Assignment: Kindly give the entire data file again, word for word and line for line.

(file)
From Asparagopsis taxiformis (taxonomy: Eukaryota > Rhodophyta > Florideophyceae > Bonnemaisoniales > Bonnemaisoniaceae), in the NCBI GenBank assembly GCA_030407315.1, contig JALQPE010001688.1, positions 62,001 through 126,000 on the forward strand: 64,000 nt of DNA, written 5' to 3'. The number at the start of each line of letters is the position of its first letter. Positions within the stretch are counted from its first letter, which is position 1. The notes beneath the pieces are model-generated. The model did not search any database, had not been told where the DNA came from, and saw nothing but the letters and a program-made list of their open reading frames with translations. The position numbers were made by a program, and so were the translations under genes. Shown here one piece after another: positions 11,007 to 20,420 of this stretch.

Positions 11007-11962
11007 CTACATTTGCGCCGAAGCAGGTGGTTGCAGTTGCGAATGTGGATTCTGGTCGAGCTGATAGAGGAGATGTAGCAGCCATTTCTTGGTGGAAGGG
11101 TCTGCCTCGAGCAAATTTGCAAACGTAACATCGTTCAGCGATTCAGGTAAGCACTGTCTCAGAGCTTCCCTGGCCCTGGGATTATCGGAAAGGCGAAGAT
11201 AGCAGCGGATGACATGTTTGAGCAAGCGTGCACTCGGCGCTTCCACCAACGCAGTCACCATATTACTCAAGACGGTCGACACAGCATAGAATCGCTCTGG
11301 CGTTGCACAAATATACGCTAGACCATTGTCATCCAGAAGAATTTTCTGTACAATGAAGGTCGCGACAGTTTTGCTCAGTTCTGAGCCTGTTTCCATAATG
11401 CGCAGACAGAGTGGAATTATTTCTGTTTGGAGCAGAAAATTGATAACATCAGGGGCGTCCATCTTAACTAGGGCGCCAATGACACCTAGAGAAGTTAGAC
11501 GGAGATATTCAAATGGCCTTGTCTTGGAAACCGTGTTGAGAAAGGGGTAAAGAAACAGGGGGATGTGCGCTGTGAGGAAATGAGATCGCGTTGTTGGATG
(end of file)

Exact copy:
From Asparagopsis taxiformis (taxonomy: Eukaryota > Rhodophyta > Florideophyceae > Bonnemaisoniales > Bonnemaisoniaceae), in the NCBI GenBank assembly GCA_030407315.1, contig JALQPE010001688.1, positions 62,001 through 126,000 on the forward strand: 64,000 nt of DNA, written 5' to 3'. The number at the start of each line of letters is the position of its first letter. Positions within the stretch are counted from its first letter, which is position 1. The notes beneath the pieces are model-generated. The model did not search any database, had not been told where the DNA came from, and saw nothing but the letters and a program-made list of their open reading frames with translations. The position numbers were made by a program, and so were the translations under genes. Shown here one piece after another: positions 11,007 to 20,420 of this stretch.

Positions 11007-11962
11007 CTACATTTGCGCCGAAGCAGGTGGTTGCAGTTGCGAATGTGGATTCTGGTCGAGCTGATAGAGGAGATGTAGCAGCCATTTCTTGGTGGAAGGG
11101 TCTGCCTCGAGCAAATTTGCAAACGTAACATCGTTCAGCGATTCAGGTAAGCACTGTCTCAGAGCTTCCCTGGCCCTGGGATTATCGGAAAGGCGAAGAT
11201 AGCAGCGGATGACATGTTTGAGCAAGCGTGCACTCGGCGCTTCCACCAACGCAGTCACCATATTACTCAAGACGGTCGACACAGCATAGAATCGCTCTGG
11301 CGTTGCACAAATATACGCTAGACCATTGTCATCCAGAAGAATTTTCTGTACAATGAAGGTCGCGACAGTTTTGCTCAGTTCTGAGCCTGTTTCCATAATG
11401 CGCAGACAGAGTGGAATTATTTCTGTTTGGAGCAGAAAATTGATAACATCAGGGGCGTCCATCTTAACTAGGGCGCCAATGACACCTAGAGAAGTTAGAC
11501 GGAGATATTCAAATGGCCTTGTCTTGGAAACCGTGTTGAGAAAGGGGTAAAGAAACAGGGGGATGTGCGCTGTGAGGAAATGAGATCGCGTTGTTGGATG